To helm Battle of the Super Sons, there was no one more qualified than Matt Peters. “He was doing some storyboards for me on Beware the Batman. He’s a good storyteller and he gets it,” praised Morales. “When I have an opportunity to produce it makes sense that I take one of my best storyteller guys and bring him along. For this project he’s the biggest Superman fan I know. Matt knows everything. It was a no-brainer as soon as this was greenit.”
The entire film is a love letter to the original Richard Donner Superman movie with references sprinkled throughout. “The Richard Donner movie is playing on a loop inside my mind all the time,” admitted Peters. “Anytime I work on a Superman project I’m always trying to infuse that kind of energy. Jeremy is also a fan of that movie. He’s got that enthusiasm. It felt like coming home. Rick’s also a fan of the movie. It felt like I belonged. For me it was making sure my love didn’t become too obnoxious.”
Pitched as “Monster Squad meets The Goonies,” Battle of the Super Sons harkens back to that ‘80s era of cinema in terms of tone. “I’m a product of that age. Those are the movies that shaped me and launched a thousand adventures,” said Adams. “We wanted to instill that in this movie. I felt like that was the vibe of the Tomasi stuff. It was these two boys having adventures.” Interesting enough, Adams originally envisioned Super Sons as an all-ages G-rated project. However, leaning into the vibe of classic ‘80s PG-rated films actually opened it up for him and the other filmmakers.
For instance, the inclusion of the parasitic alien Starro afforded the opportunity to explore horror. “For myself I never approached it whether it would be PG-13 or R-rated. I played to the genre and to the hill to make sure it would have the emotional reaction that the audience would want to get,” said Peters. “You’ll have a moment of body horror that comes right out of John Carpenter’s The Thing with Starro climbing out of someone’s mouth. But we also put in moments of heartfelt companionship between Jonathan and Damian. The movie pops and moves and feels like so many different genres blended together. We played it sincerely from moment to moment.”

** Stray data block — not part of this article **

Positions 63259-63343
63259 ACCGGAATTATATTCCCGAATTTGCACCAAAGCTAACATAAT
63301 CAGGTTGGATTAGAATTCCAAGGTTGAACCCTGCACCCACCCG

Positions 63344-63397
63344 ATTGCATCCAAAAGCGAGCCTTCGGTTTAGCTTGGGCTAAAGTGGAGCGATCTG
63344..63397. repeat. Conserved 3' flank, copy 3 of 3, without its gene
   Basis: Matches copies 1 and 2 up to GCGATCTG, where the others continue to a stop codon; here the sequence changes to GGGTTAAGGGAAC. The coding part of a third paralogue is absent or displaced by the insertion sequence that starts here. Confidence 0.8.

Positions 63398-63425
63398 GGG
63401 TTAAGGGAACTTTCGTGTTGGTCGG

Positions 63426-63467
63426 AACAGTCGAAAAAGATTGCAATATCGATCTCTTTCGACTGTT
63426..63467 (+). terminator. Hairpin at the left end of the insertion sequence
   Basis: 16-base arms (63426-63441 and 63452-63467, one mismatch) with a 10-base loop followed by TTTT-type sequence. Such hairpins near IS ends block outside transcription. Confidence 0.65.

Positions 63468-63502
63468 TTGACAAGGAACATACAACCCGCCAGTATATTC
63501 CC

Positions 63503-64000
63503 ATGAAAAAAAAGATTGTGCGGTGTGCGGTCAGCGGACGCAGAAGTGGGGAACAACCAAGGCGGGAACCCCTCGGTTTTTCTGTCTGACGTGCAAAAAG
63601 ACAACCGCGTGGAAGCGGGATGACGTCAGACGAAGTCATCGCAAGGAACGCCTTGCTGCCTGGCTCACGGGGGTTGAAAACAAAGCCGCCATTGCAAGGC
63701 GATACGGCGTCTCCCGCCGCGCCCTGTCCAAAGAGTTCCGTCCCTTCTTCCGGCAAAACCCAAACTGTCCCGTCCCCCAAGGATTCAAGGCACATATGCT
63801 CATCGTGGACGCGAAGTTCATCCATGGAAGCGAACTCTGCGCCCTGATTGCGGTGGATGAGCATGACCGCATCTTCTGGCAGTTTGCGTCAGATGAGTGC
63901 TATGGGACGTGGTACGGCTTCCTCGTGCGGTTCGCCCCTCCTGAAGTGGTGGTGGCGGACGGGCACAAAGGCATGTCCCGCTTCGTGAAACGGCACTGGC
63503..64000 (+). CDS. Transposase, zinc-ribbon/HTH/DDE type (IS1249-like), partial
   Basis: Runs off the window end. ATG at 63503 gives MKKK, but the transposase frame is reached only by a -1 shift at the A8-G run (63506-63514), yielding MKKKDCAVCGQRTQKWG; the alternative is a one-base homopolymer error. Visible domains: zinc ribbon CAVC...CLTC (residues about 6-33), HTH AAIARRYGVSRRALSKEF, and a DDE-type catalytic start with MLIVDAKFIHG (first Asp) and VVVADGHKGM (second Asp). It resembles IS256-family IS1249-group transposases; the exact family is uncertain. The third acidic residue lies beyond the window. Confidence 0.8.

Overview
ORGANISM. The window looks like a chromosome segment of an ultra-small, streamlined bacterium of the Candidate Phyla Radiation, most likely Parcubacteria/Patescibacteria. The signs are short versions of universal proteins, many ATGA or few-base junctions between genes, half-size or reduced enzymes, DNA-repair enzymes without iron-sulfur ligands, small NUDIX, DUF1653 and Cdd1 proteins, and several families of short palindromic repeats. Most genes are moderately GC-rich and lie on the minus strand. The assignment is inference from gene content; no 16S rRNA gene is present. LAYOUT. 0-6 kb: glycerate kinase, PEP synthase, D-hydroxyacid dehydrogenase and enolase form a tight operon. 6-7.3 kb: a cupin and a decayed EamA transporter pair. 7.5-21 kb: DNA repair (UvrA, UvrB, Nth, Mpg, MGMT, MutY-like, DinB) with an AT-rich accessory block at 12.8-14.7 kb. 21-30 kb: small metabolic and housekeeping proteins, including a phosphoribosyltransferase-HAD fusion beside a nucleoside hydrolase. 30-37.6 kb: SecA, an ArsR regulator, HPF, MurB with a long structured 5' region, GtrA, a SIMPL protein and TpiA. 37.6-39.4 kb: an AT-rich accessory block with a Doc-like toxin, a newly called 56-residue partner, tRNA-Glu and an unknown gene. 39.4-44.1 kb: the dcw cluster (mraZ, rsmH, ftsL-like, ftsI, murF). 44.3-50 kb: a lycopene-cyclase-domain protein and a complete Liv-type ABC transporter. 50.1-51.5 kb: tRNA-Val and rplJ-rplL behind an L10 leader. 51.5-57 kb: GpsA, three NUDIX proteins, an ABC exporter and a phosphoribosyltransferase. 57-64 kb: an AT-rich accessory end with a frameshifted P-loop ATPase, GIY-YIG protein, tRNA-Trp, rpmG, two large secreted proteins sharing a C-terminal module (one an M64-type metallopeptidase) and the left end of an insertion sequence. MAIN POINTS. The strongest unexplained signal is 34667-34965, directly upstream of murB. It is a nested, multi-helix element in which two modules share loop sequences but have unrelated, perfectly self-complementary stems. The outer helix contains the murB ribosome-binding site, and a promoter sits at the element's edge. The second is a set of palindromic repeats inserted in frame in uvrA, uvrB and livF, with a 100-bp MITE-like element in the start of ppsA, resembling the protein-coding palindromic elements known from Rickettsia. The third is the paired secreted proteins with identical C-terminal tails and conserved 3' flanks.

To voice the titular characters, the filmmakers cast Jack Dylan Grazer and Jack Griffo for the roles of Jonathan Kent/Superboy and Damian Wayne/Robin respectively. This isn’t Grazer’s first rodeo in the DC Universe having played bestie Freddy Freeman in the live-action Shazam film. Likewise, Damian is well within Griffo’s wheelhouse after playing Max Thunderman in the Nickelodeon comedy The Thundermans. It’s a character not too dissimilar to Damian Wayne. As Griffo explained, “Max had a rough relationship with his family. Max wanted to be a supervillain in a family of superheroes. Damian was almost a deeper, darker version of Max Thunderman. I’m no stranger to playing a character who’s the black sheep of the family and goes against the grain.”
For actual married couple Laura Bailey and Travis Willingham, who have voiced Lois Lane and Clark Kent/Superman in the past, Battle of the Super Sons was particularly meaningful since it was not only their first time voicing the iconic characters in the same project but also as parents. “This was the first role I’ve gotten to play as a mom where [Lois] was a mom as well. It’s really fun to play that aspect and to see that aspect audiences haven’t gotten to see before. Lois is so capable and intelligent in her day-to-day life. In these moments with Jonathan you get to see her bumble that’s so honest. It’s wonderful to see both sides of this character.”
— Laura Bailey (@LauraBaileyVO) October 27, 2013